one of the fine homes in Antigua
the street entrance
Hacienda is a Spanish word for an estate, usually, but not always, a vast ranch. Some haciendas were plantations, mines, or even factories. Many haciendas combined these productive activities.
Haciendas originated in land grants, mostly made to minor nobles, as the grandees of Spain were not motivated to leave, and the bourgeoisie had little access to royal dispensation. It is in Mexico that the hacienda system can be considered to have its origin in 1529, when the Spanish crown granted to Hernán Cortés the title of Marquis of the Valley of Oaxaca, which entailed a tract of land that included all of the present state of Morelos. Significantly, the grant included all the Indians then living on the land and power of life and death over every soul on his domains. There was no court of appeals governing a hacienda. The unusually large and profitable Jesuit hacienda Santa Lucia near Mexico, established in 1576 and lasting to the expulsion in 1767, has been reconstructed by Herman W. Konrad (1980) from archival sources. This reconstruction has revealed the nature and operation of the hacienda system in Mexico, its serfs, its systems of land tenure, the workings of its isolated, interdependent society.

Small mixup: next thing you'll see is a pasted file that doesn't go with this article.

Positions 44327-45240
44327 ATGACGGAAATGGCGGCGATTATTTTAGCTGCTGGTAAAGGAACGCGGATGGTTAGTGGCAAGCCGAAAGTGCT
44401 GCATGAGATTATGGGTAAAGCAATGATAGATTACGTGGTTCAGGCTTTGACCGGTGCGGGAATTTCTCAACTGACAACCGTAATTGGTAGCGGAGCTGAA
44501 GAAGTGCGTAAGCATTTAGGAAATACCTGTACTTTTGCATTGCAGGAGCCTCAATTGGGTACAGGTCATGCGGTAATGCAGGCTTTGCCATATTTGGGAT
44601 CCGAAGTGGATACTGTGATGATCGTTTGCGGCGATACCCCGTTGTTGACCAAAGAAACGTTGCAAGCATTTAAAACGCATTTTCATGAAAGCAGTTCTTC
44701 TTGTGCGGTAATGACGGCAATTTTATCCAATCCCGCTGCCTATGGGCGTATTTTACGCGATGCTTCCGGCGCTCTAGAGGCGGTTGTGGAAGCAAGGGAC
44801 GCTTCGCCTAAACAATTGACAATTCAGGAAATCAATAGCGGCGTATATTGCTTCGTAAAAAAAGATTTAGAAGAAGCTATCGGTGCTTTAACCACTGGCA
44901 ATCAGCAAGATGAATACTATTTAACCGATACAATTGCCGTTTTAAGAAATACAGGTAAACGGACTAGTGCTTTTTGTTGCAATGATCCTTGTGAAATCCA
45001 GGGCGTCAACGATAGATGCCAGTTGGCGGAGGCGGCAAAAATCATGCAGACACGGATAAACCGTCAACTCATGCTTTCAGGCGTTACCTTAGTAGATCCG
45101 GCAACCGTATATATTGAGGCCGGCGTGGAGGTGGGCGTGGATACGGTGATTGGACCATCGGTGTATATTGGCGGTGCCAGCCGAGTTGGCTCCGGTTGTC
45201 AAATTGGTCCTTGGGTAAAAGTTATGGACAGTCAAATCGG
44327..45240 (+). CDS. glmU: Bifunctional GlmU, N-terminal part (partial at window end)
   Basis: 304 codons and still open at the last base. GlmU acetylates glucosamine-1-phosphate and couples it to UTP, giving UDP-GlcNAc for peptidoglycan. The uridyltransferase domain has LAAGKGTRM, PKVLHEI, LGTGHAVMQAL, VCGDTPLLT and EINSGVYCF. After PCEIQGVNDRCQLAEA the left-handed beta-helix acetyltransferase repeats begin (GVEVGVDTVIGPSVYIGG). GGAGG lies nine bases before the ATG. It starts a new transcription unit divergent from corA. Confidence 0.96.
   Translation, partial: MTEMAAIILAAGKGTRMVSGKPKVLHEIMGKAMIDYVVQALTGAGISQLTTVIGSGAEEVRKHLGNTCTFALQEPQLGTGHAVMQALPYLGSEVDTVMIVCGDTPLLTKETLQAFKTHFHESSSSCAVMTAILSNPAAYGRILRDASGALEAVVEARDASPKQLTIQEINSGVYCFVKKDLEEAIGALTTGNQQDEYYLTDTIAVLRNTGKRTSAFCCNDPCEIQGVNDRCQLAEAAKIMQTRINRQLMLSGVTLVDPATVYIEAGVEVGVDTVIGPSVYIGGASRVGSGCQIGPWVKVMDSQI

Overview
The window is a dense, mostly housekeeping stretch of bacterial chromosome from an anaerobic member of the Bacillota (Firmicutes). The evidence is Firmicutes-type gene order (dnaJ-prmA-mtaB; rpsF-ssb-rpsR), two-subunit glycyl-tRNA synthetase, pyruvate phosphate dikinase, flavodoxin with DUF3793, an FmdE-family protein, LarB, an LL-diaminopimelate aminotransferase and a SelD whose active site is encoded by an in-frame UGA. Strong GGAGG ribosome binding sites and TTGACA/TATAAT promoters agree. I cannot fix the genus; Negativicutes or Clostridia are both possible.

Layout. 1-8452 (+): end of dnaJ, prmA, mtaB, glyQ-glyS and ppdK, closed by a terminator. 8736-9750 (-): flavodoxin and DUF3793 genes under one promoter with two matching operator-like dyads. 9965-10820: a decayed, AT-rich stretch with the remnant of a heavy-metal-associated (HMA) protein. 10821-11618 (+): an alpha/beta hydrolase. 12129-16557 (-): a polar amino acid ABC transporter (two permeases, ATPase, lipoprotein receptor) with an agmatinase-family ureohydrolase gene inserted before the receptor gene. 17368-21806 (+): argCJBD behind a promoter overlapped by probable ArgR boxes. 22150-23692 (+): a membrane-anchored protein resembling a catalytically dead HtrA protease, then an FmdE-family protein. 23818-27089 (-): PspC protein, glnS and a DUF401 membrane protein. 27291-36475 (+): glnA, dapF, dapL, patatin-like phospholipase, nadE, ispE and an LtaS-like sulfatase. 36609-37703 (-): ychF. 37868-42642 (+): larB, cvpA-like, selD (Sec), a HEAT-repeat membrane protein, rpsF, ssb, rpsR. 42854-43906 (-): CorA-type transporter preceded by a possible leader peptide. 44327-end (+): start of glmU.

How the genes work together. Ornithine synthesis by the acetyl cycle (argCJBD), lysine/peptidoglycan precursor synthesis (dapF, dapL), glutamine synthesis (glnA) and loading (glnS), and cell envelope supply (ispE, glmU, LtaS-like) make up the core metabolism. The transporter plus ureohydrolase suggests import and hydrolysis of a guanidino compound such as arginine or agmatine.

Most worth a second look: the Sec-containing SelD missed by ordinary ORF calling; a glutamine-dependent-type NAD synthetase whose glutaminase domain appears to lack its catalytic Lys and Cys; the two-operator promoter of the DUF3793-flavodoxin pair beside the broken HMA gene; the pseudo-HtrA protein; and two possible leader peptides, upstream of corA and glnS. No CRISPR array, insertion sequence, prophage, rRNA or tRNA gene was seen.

In most of Latin America the old holdings remained. In Mexico the haciendas were abolished by law in 1917 during the revolution, but remnants of the system affect Mexico today. In rural areas, the wealthiest people typically affect the style of the old hacendados even though their wealth these days derives from more capitalistic enterprises.
Text from Wikipedia
residence as seen from the garden
another colonial residence
view from the street
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